- White House chief of staff Ron Klain met privately with AOC and other progressives this week.
- According to a scoop by Axios, this meeting touched on the filibuster and minimum wage.
- This meeting signals the Biden administration’s willingness to work with more progressive Democrats.
- See more stories on Insider’s business page.
White House chief of staff Ron Klain held private meetings with progressive lawmakers including Alexandria Ocasio-Cortez, Ayanna Pressley, Jamaal Bowman, and Andy Levin this week, which many believe signals the Biden administration’s willingness to have a good working relationship with more outspoken Democrats.
According to a scoop by Axios, this closed-door, in-person meeting touched on the filibuster and minimum wage.
Axios reported that Klain did not make promises to oppose or abolish the current filibuster rules. However, he did re-confirm Biden’s commitment to upping the hourly minimum wage to $15.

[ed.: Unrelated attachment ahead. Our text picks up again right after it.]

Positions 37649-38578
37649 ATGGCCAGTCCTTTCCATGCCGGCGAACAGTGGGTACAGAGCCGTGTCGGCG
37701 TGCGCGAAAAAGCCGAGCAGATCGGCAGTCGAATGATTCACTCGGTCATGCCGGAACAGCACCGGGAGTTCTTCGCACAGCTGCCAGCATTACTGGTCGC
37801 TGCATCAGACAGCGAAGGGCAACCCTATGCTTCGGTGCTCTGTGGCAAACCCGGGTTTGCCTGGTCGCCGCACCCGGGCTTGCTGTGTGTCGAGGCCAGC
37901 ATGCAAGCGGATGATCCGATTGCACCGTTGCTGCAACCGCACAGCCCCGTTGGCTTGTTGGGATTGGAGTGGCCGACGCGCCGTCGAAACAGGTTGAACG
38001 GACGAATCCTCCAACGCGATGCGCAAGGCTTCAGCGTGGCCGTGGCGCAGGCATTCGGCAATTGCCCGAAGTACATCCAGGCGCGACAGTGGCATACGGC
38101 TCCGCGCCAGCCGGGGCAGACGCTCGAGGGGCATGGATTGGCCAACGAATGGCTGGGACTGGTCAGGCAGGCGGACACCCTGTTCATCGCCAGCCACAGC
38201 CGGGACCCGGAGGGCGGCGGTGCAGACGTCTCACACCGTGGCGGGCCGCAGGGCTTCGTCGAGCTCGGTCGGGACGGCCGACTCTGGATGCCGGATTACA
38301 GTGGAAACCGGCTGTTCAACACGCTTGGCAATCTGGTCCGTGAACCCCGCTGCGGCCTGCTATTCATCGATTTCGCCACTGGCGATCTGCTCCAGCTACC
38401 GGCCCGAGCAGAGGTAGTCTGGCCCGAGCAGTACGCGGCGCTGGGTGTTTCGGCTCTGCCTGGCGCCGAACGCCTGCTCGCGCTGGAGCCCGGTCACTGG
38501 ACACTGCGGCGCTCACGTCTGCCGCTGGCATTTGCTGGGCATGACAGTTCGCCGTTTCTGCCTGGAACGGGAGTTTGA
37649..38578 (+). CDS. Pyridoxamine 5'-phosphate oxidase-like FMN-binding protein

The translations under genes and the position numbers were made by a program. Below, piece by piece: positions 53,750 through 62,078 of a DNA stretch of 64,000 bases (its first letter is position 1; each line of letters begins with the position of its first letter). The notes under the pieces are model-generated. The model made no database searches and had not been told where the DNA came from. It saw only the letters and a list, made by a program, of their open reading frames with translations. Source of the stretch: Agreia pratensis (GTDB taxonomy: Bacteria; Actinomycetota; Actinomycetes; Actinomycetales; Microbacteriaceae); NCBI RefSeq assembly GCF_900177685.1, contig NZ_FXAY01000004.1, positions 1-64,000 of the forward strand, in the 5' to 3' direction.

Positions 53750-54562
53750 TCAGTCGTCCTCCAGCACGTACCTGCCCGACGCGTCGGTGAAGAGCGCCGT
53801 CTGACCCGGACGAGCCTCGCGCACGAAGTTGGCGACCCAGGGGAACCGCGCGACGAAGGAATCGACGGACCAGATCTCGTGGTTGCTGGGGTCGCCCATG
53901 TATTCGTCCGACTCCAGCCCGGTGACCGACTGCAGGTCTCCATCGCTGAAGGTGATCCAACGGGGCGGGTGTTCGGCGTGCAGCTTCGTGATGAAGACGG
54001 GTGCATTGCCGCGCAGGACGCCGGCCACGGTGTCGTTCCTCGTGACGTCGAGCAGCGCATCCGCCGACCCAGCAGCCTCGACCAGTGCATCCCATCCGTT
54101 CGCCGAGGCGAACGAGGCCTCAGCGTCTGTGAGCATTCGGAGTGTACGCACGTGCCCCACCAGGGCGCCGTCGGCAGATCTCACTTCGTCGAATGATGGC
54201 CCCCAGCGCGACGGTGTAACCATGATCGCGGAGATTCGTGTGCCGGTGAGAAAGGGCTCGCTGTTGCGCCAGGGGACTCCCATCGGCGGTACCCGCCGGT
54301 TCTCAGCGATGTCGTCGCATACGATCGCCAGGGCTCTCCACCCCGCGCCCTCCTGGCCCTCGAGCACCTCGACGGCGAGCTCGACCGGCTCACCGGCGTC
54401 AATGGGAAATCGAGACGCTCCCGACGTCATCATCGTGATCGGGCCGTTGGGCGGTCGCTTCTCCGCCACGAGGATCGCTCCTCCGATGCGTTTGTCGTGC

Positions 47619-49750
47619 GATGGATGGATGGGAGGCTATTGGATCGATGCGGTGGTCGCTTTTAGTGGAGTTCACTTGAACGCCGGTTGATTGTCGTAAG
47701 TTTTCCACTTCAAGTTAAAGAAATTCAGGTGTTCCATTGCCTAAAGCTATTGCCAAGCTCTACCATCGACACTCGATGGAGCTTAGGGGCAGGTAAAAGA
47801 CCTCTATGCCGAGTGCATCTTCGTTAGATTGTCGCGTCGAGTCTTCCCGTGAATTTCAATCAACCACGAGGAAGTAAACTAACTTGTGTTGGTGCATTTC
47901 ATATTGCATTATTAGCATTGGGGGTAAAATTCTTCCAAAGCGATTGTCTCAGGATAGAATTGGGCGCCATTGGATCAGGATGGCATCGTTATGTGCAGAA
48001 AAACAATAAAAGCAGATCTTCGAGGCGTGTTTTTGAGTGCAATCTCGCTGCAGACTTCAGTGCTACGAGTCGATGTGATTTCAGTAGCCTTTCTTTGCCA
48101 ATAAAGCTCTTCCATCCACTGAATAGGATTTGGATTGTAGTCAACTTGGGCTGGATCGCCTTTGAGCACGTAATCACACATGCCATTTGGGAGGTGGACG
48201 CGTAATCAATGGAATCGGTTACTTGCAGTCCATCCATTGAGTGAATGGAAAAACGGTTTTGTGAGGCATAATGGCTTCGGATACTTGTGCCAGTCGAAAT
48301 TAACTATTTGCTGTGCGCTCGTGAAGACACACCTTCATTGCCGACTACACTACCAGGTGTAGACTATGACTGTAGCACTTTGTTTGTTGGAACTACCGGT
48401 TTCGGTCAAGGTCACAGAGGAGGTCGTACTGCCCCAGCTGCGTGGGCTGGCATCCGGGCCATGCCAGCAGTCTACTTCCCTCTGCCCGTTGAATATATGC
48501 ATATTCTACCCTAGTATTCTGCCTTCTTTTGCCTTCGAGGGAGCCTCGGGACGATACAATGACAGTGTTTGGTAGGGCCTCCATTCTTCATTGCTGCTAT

These private meetings establish a basis for dialogue with progressive Democrats, even when the strategies on how best to approach issues and push matters forward may differ.
The meetings follow a Politico report last week that said Klain had met with leaders of the Congressional Progressive Caucus, including its chair, Pramila Jayapal.
Axios noted that the formation of a backchannel between the Biden White House and progressive Democrats could be helpful to the president, particularly ahead of his request to Congress to fork out $3 trillion for healthcare and infrastructure next week.
Biden has also been seen in recent weeks to lean toward a more progressive position on the Senate filibuster, saying on Thursday that he might be “open to doing more” besides incremental reforms.
“If there’s complete lockdown and chaos as a consequence of the filibuster, then we’ll have to go beyond what I’m talking about,” Biden said on Thursday.
The filibuster has been a huge obstacle for Senate Democrats who want to pass gun bills through the Senate. Two gun bills have already made it through the House, but they are unlikely to get the 60 votes needed in the Senate, which is currently split 50-50.
However, Democrats have been discussing the removal of the filibuster to make it possible to pass legislation at a simple 51-vote majority. Much opposition stands in the way, particularly as Senate Minority Leader Mitch McConnell has cautioned that the Senate would enter “a sort of nuclear winter” if Democrats were to scrap the filibuster.